We have seen record breaking weather already this year, with hopefully more of the good weather to come. During the Summer, it is important to ensure the impact the sun and heat can have on an employee’s health is taken into account if the risks have not been considered or properly managed.
There is a high risk of heat exhaustion or heat stroke during hot weather aswell as skin damage including skin cancer. Here we are sharing with you some general tips and tricks to stay cool and safe this summer and how to recognise the symptoms of trouble.
We’ve also included some basic first-aid when dealing with Heatstroke and Heat Exhaustion as well as how to recognise the symptoms.
Exposure to ultraviolet radiation (UV) from the sun can cause skin damage including sunburn, blistering, skin ageing and in the long term can lead to skin cancer. It’s never too early (or too late!) to reduce your risk of skin cancer and also sun/heat stroke so make sure you slap on the sun cream when exposed to these powerful UV rays.
For the last few years, skin cancer rates have been increasing and are higher than average in the South, particularly in men. Those spending long periods of time outdoors including farmers/ agricultural workers, construction industries, gardeners and sports people are most at risk. Research tells us that skin cancer is growing at a faster rate in men than women. In males in the UK, melanoma skin cancer is the 5th most common cancer.
It’s clear, a suntan is not a sign of health, it is a sign of skin damage that does not offer protection from harmful UV rays. An “ABCDE moles checklist” has been developed to help you tell the difference between a normal mole and a melanoma an can be found on the NHS website You can also visit the NHS site for official advice on staying safe in the sun.
Personal Protective Equipment (PPE) must be provided by an employer ‘free of charge’ and supplied where there are risks which cannot be controlled by other means.Employees exposed to extreme temperature should be provided with appropriate workwear such as ven long sleeved shirts, wide brimmed hats and cotton outerwear when working outside in summer temperatures. Although not strictly PPE, protective clothing can help to keep workers fit and healthy, as the construction industry demonstrates with waterproof clothing and fleeces which are made of high visibility fabrics.
If you or your employees are regularly working outdoors then this should be considered in your risk assessments and controls put in place to minimise exposure to the sun and heat. These could include;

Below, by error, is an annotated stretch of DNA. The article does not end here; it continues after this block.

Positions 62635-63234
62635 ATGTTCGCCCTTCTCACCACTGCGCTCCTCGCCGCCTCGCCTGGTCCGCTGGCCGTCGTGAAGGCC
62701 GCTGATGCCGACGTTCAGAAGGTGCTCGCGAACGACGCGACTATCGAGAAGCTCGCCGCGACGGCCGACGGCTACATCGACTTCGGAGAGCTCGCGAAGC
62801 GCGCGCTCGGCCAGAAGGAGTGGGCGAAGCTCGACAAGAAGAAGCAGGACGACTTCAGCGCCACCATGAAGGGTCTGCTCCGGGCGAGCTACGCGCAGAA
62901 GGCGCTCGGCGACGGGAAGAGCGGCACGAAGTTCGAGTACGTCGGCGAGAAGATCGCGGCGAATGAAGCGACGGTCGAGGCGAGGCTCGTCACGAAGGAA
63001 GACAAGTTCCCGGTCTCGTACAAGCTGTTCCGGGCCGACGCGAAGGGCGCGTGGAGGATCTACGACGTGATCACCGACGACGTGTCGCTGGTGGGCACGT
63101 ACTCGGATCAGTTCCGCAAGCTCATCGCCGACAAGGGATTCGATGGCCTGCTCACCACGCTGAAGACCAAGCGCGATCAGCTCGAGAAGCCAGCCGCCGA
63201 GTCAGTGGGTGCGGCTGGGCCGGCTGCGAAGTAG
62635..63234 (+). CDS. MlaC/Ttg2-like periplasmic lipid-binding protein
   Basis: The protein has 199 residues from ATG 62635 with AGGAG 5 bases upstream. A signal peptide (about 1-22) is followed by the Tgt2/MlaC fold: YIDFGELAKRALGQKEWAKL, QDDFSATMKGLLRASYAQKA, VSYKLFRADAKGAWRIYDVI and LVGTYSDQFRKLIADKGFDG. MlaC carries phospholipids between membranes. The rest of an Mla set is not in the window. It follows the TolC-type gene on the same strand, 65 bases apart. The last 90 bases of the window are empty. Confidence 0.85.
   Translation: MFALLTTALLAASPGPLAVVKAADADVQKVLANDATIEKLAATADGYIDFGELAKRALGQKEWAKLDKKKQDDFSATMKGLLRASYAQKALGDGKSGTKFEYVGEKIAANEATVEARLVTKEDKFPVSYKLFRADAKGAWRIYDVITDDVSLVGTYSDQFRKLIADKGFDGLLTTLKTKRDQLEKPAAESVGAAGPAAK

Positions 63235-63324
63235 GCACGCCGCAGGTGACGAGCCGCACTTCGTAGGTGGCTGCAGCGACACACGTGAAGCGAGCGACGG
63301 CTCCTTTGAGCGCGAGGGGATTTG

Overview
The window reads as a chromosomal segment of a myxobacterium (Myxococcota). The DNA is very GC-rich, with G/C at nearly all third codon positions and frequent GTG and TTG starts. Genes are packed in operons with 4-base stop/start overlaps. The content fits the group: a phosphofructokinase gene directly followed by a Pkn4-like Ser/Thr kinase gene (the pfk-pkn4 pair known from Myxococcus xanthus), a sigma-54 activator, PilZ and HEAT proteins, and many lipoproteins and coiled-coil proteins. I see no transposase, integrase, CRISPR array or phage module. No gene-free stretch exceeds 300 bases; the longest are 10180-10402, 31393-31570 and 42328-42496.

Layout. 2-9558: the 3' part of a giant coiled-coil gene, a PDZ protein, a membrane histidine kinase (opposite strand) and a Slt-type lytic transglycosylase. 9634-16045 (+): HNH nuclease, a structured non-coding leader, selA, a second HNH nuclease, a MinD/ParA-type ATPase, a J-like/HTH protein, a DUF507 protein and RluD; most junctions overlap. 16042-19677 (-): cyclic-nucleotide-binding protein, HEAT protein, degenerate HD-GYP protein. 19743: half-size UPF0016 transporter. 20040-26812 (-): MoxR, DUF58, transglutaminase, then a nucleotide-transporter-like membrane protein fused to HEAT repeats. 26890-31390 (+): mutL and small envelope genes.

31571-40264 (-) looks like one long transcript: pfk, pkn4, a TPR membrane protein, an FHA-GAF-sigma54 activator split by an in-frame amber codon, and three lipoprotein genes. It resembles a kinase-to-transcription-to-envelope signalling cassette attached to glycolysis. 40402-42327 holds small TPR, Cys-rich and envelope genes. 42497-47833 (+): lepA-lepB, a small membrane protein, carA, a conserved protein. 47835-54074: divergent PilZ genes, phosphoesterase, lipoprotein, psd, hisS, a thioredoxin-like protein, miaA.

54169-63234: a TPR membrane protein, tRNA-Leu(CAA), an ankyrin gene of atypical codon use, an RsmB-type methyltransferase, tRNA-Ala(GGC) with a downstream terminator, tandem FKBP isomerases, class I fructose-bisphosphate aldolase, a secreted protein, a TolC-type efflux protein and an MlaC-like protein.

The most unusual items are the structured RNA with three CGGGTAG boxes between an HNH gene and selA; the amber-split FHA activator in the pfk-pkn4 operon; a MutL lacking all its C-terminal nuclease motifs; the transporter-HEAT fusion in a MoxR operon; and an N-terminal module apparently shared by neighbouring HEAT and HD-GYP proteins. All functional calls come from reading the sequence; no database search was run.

- Sun protection advice during routine health and safety training
- Encouraging employees to keep covered up during the summer months – especially around mid-day when the sun is at its strongest i.e. with long-sleeved shirts and hats that can protect the neck and ears
- Encouraging employees to use a sunscreen of at least SPF (Sun Protection Factor) 15 on any part of the body that is not covered up
- Encouraging employees to take their breaks in the shade, if possible, rather than staying out in the sun
- Scheduling work to minimise employees exposure to the sun
- Providing water to encourage employees to avoid dehydration
- Keep employees informed about the dangers of exposure to the sun
- Encouraging employees to check their skin regularly for unusual spots or moles that change size, shape or colour and to seek prompt medical advice if they find anything that causes them concern.
This is caused when the body overheats and is unable to cool itself down by sweating due to dehydration and is most common in the summer months. This most serious form of heat injury can occur if your body temperature rises to 40 °C or higher. Heat stroke is potentially life-threatening and needs to be treated by medical professionals. Call for an ambulance if you think that you or someone you know has heatstroke;
This is as a result of your body overheating, usually caused by exposure to high temperatures, particularly when combined with high humidity, and strenuous physical activity and in turn leads to dehydration caused by excess sweating. Without prompt treatment, heat exhaustion can lead to heatstroke, a life-threatening condition. Fortunately, heat exhaustion is preventable and if recognised early enough, is not serious and usually gets better when you cool down.
To help prevent heat exhaustion or heat stroke:
- drink plenty of cold drinks, especially when exercising
- wear light-coloured, loose clothing
- avoid the sun between 11am and 3pm
- avoid excess alcohol
- avoid extreme exercise
This will also prevent dehydration and help your body keep itself cool.
As qualified and experienced health and safety professionals, we can make managing health and safety in your business ‘Hassle Free’, including advice on how to carry out risk assessments taking into account outdoor working.
Find out more here about our First Aid Courses
Stay safe this summer.